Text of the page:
Trawling the dealerships on any industrial estate will reveal acres of new cars much like one another, including Fiat, Peugeot, VW, and others, but one manufacturer has a history unlike any other of pioneering the future of design.
Citroen advanced their designs in the 1930s with the Traction Avant, which literally meant Front Wheel Drive. There were many other features that put it well ahead of other designs. This is the car many will remember from the TV detective series Maigret and they were mostly all black.
The design eliminated the need for a separate chassis, using a unitary one-piece welded body, thus reducing the ground clearance for better road holding and a greatly reduced weight, which helped performance and economy. Additionally, the engine/gearbox layout was reversed, putting the engine well back into the body and the gearbox out front between the driving wheels. This also helped balance and handling.
Further advances included independent suspension all round, hydraulic brakes instead of cable/rod operated brakes, rack and pinion steering and telescopic shock absorbers, as are in use today.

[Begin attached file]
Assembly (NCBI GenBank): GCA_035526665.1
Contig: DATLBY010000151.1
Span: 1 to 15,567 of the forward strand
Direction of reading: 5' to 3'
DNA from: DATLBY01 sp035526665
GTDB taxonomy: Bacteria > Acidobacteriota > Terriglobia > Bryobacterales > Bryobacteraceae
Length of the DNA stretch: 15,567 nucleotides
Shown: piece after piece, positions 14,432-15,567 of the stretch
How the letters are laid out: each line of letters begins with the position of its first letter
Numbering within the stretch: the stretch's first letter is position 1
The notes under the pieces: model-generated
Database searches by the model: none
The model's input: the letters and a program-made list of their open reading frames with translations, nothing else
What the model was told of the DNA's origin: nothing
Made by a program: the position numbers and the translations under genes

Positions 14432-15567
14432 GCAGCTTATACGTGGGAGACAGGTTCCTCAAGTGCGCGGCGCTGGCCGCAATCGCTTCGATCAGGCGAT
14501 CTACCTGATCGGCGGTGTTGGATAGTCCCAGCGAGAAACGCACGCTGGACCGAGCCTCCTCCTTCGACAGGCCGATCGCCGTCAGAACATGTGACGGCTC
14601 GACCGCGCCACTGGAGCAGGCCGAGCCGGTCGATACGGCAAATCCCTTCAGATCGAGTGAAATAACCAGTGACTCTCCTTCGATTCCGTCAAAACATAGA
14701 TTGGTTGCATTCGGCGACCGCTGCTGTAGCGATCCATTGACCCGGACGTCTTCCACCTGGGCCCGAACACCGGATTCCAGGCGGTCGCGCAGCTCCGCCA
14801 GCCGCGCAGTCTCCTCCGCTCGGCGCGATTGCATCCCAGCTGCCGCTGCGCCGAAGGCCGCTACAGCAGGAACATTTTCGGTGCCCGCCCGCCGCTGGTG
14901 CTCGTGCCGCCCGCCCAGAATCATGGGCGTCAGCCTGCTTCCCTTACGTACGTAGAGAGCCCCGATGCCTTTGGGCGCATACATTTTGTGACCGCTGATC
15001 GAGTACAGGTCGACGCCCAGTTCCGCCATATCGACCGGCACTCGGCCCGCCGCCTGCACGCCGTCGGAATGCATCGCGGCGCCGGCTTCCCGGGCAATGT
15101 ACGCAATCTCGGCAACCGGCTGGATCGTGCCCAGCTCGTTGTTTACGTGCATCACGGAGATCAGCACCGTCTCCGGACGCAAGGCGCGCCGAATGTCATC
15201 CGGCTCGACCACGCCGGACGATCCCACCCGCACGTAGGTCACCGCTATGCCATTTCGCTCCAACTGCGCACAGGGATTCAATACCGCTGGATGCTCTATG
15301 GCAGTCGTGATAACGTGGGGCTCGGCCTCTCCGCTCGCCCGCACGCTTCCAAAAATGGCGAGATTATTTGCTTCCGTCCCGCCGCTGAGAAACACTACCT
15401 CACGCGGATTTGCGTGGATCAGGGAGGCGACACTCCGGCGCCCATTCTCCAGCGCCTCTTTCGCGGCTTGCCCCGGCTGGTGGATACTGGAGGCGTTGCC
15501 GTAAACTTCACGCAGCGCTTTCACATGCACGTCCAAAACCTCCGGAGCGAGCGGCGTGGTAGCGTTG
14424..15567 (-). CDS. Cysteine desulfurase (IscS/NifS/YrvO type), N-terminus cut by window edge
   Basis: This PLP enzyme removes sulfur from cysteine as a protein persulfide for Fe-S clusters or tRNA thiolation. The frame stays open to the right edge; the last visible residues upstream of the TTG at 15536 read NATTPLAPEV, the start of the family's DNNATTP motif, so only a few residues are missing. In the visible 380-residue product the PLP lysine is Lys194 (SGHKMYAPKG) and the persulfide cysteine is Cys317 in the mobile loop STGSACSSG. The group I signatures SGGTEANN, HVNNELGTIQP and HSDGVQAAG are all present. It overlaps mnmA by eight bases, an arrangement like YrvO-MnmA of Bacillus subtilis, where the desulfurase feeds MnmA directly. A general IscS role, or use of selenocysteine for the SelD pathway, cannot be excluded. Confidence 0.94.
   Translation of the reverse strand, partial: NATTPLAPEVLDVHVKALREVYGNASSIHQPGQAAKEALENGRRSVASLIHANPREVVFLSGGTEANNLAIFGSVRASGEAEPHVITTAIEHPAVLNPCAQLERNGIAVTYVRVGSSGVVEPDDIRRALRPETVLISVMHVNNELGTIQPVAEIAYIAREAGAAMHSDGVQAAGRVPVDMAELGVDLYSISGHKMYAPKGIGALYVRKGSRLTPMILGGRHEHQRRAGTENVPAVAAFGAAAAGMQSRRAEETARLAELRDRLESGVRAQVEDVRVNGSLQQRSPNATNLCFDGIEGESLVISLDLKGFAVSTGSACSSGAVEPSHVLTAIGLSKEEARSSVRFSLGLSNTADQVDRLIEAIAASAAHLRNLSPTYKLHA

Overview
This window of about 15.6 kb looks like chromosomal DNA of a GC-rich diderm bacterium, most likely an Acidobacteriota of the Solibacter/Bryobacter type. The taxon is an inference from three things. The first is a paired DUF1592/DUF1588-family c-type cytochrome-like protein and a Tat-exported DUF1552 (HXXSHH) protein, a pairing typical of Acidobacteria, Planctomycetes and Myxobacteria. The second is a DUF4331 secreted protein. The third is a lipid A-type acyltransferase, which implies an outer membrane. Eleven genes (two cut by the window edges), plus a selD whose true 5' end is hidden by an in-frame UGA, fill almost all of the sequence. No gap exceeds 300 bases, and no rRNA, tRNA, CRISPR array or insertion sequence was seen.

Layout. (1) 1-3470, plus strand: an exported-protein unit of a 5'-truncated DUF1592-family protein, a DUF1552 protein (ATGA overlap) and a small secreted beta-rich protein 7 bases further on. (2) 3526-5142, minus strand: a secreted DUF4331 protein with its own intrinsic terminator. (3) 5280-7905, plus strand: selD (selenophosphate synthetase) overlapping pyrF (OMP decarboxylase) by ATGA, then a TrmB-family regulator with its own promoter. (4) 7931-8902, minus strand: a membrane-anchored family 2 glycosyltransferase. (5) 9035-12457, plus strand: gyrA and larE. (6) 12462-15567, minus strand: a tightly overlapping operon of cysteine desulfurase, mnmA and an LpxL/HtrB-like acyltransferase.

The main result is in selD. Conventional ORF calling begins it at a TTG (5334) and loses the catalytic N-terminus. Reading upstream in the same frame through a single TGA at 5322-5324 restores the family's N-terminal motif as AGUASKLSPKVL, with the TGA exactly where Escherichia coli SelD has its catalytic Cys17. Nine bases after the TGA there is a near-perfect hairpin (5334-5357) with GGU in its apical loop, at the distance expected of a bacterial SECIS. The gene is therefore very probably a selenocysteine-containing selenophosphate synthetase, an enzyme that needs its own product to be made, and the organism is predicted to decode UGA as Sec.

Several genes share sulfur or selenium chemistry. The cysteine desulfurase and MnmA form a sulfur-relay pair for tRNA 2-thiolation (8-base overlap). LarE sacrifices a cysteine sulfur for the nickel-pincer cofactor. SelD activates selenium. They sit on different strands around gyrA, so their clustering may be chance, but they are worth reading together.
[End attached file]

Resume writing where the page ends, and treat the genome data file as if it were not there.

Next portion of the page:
The futuristic DS (French for Goddess) took the world by storm in 1955 with self-levelling hydro pneumatic suspension and an aerodynamic shape that was unlike anything before or indeed after for many a year. The DS was conceived before WW2, and the launch was delayed but the wait was worth it. Over 12,000 orders were placed on the first day of the motor show, 743 of those in the first 15 minutes.
The car and its incredible suspension system is accredited with saving General De Gaulle’s life after a machine gun assassination attempt blew out the tyres but the car was able to continue on three wheels to safety.
The little grey corrugated 2CV was designed for farmers delivering eggs to market across ploughed fields and is quite legendary in its own right.
My ultimate Citroen design is the sensational SM from 1970, a Maserati powered Supercar coupe using the same suspension as the DS and a futuristic style that turns heads to this day.
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